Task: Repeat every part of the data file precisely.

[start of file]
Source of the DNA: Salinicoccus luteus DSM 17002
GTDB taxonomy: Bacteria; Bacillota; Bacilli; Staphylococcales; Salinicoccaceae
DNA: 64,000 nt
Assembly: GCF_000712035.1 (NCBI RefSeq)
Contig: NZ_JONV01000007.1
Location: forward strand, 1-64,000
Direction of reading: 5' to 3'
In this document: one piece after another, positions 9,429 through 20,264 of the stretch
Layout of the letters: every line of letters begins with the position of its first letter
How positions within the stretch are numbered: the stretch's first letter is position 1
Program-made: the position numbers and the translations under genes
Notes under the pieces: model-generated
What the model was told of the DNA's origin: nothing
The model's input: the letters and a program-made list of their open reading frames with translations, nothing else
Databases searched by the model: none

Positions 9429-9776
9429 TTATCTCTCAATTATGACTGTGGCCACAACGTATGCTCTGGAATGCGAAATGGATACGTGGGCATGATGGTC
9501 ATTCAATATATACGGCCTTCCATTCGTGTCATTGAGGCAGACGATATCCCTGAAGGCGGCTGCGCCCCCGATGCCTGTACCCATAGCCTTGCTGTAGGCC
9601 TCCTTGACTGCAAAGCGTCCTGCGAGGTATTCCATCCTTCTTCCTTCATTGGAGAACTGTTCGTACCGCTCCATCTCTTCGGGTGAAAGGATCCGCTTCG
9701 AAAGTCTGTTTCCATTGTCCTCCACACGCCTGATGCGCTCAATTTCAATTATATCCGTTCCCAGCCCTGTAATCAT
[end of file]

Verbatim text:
Source of the DNA: Salinicoccus luteus DSM 17002
GTDB taxonomy: Bacteria; Bacillota; Bacilli; Staphylococcales; Salinicoccaceae
DNA: 64,000 nt
Assembly: GCF_000712035.1 (NCBI RefSeq)
Contig: NZ_JONV01000007.1
Location: forward strand, 1-64,000
Direction of reading: 5' to 3'
In this document: one piece after another, positions 9,429 through 20,264 of the stretch
Layout of the letters: every line of letters begins with the position of its first letter
How positions within the stretch are numbered: the stretch's first letter is position 1
Program-made: the position numbers and the translations under genes
Notes under the pieces: model-generated
What the model was told of the DNA's origin: nothing
The model's input: the letters and a program-made list of their open reading frames with translations, nothing else
Databases searched by the model: none

Positions 9429-9776
9429 TTATCTCTCAATTATGACTGTGGCCACAACGTATGCTCTGGAATGCGAAATGGATACGTGGGCATGATGGTC
9501 ATTCAATATATACGGCCTTCCATTCGTGTCATTGAGGCAGACGATATCCCTGAAGGCGGCTGCGCCCCCGATGCCTGTACCCATAGCCTTGCTGTAGGCC
9601 TCCTTGACTGCAAAGCGTCCTGCGAGGTATTCCATCCTTCTTCCTTCATTGGAGAACTGTTCGTACCGCTCCATCTCTTCGGGTGAAAGGATCCGCTTCG
9701 AAAGTCTGTTTCCATTGTCCTCCACACGCCTGATGCGCTCAATTTCAATTATATCCGTTCCCAGCCCTGTAATCAT